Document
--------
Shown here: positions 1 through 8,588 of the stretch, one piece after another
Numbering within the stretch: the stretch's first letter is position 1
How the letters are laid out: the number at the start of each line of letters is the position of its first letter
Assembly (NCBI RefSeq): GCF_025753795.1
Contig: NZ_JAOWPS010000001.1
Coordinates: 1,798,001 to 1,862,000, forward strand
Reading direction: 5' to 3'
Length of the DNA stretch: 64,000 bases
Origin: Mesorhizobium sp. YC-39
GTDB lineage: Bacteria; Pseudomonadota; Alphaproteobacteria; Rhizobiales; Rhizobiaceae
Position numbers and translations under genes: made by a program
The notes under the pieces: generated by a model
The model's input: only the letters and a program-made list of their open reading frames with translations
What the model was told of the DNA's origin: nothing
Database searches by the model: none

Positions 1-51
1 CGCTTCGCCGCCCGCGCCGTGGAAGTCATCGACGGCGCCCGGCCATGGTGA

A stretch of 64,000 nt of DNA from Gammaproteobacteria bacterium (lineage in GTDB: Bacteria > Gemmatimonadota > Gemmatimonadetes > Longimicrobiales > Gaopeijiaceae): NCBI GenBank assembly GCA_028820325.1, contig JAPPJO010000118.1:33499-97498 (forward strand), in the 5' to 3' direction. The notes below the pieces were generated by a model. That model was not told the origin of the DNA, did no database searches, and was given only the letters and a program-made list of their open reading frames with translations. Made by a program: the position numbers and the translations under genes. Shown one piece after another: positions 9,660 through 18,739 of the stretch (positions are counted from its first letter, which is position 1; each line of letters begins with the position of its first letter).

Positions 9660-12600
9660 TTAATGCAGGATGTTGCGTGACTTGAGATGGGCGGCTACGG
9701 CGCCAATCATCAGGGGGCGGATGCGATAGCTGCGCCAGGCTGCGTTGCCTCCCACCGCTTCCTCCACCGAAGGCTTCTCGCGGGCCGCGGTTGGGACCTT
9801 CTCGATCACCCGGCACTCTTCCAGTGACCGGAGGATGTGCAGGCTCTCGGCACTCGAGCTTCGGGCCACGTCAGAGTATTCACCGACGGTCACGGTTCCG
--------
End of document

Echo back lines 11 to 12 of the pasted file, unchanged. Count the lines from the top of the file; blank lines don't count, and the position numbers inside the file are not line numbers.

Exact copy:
Position numbers and translations under genes: made by a program
The notes under the pieces: generated by a model